Magy Seb 2018 12;71(4):149-154
Általános, Ér- és Plasztikai Sebészeti Osztály, Markusovszky Egyetemi Oktatókórház 9700 Szombathely, Markusovszky Lajos u. 5.
Introduction: The incidence of acute mesenteric ischemia (AMI) appears to be increasing due to aging in the population with increasing prevalence of comorbidities. Despite the wide-scale availability of diagnostic technologies, the timely detection and correct treatment are not ensured. This is due to the fact that the required CT angiography is not immediately performed and that vascular surgical reconstruction can be performed within the short ischemic tolerance window of the bowels amounting 4-6 hours.
Method: In our case report, we retrospectively analysed the time of the operation after the onset of the complaint, the types of occlusions, the surgical interventions that could be performed and the progress of the disease.
Results: Case 1: In the case of superior mesenteric artery (SMA) emboli, without bowel necrosis and ischemia, embolectomy is the treatment. Case 2: In the case of complete superior mesenteric artery occlusion, proper bowel circulation will not restore despite the delayed arterial reconstruction, as a result, the patient will not survive. Case 3: In the case of incomplete SMA occlusion, even if the diagnosis is confirmed several days after the onset of complaints and the patient has an acute abdomen, extensive bowel necrosis will not evolve in every case. Case 4: Acute complete occlusion on chronic mesenteric ischemia. The bowels were found macroscopically healthy during the operation. We performed vascular reconstruction.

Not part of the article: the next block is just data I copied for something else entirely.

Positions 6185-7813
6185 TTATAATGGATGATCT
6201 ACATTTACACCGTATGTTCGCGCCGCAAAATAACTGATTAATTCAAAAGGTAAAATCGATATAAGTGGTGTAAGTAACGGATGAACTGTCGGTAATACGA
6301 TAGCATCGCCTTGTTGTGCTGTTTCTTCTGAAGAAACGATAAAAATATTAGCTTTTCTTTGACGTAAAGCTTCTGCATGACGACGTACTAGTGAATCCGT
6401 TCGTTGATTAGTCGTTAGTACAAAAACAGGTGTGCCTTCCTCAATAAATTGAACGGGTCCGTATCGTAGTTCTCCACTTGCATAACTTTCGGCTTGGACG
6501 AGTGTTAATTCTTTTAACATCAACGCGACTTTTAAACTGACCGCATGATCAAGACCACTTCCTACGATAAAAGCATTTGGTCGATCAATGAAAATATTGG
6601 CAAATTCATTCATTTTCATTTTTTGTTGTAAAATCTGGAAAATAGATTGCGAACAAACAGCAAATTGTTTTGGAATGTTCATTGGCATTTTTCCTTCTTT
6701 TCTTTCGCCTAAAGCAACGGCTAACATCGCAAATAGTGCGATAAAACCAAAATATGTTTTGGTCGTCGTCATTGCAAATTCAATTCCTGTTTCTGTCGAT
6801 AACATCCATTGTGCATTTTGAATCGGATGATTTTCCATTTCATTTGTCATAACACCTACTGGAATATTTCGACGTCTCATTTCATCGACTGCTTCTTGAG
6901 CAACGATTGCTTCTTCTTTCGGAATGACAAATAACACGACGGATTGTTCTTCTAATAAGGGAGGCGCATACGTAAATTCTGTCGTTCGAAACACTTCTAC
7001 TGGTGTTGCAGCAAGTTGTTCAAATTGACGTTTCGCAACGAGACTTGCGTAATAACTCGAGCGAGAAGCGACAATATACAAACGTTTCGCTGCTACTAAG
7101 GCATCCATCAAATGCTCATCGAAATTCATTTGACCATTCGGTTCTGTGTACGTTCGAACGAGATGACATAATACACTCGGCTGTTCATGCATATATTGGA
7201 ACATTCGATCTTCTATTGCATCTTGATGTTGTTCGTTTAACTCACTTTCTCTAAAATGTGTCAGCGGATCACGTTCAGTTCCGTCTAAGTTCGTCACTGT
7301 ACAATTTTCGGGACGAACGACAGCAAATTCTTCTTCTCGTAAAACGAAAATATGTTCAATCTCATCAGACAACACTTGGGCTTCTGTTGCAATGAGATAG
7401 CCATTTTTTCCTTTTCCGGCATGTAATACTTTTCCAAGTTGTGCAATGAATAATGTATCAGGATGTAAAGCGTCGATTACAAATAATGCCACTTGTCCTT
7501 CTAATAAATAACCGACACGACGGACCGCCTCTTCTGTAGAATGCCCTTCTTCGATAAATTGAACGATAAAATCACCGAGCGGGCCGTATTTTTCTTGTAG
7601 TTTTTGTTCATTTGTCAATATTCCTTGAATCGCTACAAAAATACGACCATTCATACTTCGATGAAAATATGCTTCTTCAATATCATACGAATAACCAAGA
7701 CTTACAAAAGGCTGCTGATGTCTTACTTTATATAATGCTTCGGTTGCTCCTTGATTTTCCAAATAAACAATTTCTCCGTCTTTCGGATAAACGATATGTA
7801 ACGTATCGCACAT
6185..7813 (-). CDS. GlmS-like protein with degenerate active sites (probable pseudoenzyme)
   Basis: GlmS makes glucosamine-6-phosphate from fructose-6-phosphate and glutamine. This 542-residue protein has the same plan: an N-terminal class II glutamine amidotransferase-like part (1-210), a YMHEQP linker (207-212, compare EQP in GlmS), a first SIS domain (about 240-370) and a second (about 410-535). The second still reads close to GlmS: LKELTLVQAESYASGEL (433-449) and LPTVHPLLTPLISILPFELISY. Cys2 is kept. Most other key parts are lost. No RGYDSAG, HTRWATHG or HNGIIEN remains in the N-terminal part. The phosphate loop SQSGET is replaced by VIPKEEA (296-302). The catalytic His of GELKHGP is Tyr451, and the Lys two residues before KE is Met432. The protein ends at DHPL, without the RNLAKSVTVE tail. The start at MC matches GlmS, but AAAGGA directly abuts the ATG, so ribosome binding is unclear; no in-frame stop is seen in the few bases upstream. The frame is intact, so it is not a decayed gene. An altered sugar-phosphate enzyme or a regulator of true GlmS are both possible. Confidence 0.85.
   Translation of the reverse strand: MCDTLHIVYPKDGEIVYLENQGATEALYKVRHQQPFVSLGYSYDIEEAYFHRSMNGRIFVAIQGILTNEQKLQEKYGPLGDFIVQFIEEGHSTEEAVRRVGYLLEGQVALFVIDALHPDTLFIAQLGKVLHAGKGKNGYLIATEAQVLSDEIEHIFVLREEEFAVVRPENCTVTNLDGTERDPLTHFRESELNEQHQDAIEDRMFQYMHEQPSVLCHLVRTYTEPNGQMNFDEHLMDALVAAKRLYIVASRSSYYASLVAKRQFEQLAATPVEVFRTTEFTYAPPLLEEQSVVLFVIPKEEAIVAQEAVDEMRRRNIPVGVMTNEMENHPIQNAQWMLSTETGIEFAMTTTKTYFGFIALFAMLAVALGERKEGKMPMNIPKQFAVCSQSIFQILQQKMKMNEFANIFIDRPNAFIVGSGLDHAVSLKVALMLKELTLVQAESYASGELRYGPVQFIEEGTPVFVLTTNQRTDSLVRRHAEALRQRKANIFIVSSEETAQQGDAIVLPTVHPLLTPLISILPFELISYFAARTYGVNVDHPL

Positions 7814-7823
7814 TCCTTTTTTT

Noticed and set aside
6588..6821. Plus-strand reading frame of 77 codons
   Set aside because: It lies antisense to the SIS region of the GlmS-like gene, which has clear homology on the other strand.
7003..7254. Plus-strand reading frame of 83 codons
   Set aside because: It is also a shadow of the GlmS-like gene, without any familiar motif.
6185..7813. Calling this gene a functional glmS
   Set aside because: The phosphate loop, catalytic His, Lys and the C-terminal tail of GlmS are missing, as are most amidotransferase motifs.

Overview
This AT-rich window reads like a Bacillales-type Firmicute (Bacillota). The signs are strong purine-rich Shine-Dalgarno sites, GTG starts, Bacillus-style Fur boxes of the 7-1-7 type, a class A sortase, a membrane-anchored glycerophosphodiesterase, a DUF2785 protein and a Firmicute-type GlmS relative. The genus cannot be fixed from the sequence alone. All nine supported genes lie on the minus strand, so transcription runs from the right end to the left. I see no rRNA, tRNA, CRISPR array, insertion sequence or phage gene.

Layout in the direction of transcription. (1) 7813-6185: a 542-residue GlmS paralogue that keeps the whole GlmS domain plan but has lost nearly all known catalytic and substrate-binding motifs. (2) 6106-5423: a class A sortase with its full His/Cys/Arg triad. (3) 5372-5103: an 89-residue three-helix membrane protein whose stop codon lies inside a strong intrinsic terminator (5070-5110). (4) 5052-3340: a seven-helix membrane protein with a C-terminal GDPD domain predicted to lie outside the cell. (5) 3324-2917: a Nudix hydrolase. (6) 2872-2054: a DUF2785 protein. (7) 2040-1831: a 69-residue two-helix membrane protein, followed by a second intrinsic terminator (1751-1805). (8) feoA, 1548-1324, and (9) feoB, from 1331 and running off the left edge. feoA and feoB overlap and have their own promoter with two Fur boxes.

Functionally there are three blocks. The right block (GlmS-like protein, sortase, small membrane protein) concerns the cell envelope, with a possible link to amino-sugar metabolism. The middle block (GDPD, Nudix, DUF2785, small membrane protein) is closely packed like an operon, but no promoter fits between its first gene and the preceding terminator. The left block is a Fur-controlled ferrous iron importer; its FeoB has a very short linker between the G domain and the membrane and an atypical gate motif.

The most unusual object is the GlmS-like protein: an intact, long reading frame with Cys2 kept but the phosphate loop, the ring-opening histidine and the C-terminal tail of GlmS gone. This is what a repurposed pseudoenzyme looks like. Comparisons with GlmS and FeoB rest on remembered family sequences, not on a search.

Conclusion: Acute mesenteric ischemia is a rare disease, which is recognised and treated mostly late. A proportion of patients can be saved, if vascular reconstruction and bowel resection can be performed at the same time at the first operation.